At BuzzFeed, our solution was to create a frontend architecture working group that would evaluate the technical options and present their recommendation to the organization for review. Working groups are an excellent tool for driving change, opening up new leadership opportunities, and allowing for cross-team collaboration. They tend to be most effective when they’re small, but they should also seek diverse perspectives by inviting subject matter experts when appropriate and publishing the minutes of every meeting for full transparency and timely feedback. These strategies allowed our working group to stay focused while also providing visibility to the broader engineering organization.
In order to determine the best architecture or framework for your organization, you’ll first need to formalize the criteria that are the most important to you. Ours fit into five categories:
We didn’t want a new frontend architecture to reduce our initial render speed. Given that we had evolved beyond static content, we also needed efficient state changes, support for code splitting and lazy initialization, and high Lighthouse scores.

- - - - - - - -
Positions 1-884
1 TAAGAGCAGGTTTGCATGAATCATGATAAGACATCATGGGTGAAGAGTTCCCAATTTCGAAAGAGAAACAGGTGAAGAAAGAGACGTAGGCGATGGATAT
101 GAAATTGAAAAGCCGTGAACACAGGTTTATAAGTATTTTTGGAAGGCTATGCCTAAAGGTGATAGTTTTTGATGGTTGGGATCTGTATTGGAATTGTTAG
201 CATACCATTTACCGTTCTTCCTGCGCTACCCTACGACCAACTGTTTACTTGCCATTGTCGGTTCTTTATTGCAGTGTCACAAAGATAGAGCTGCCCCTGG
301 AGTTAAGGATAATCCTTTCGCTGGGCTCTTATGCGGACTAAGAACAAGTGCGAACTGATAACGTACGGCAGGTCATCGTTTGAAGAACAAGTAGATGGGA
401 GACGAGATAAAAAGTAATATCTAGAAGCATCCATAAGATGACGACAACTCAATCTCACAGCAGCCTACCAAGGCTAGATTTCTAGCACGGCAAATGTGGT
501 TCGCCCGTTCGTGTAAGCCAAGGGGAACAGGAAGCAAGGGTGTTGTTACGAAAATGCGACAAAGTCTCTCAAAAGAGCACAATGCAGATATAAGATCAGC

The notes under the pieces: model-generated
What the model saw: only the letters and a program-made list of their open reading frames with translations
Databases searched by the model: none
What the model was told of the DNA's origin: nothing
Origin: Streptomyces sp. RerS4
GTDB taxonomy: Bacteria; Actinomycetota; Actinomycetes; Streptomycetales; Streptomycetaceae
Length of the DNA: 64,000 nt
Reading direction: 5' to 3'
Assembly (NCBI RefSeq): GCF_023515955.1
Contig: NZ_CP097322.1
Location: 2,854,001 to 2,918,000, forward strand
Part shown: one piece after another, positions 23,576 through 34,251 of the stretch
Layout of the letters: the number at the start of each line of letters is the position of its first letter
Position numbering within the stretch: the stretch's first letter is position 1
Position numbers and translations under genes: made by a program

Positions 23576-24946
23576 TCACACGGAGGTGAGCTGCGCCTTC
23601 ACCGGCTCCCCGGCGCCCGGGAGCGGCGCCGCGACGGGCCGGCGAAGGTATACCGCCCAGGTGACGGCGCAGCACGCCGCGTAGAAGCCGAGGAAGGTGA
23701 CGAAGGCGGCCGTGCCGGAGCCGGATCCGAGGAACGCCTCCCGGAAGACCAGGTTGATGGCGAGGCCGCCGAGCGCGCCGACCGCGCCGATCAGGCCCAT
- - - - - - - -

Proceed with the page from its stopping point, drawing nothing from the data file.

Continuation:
Our biggest maintenance issues arose from using different template syntaxes on the server and client. Any new solution needed to support a single templating syntax and have good documentation with an active community to lean on.
Not having truly independent components was another source of ongoing maintenance issues. A new solution had to support single entry point components which were easily composable and able to define their own dependencies.
The framework needed an established testing process and complementary testing tools.
The framework needed to be able to produce code that would be accessible to users with different physical and technical capabilities.
Once youʼve defined your criteria, you can generate a matrix to map the strengths of each solution. You may also find that you need some hands-on experience to get a richer perspective. In our case, we ended up building example applications in each of the framework options (React, Preact, Vue, Web Components, Marko, and Svelte) and dissected the results as a group.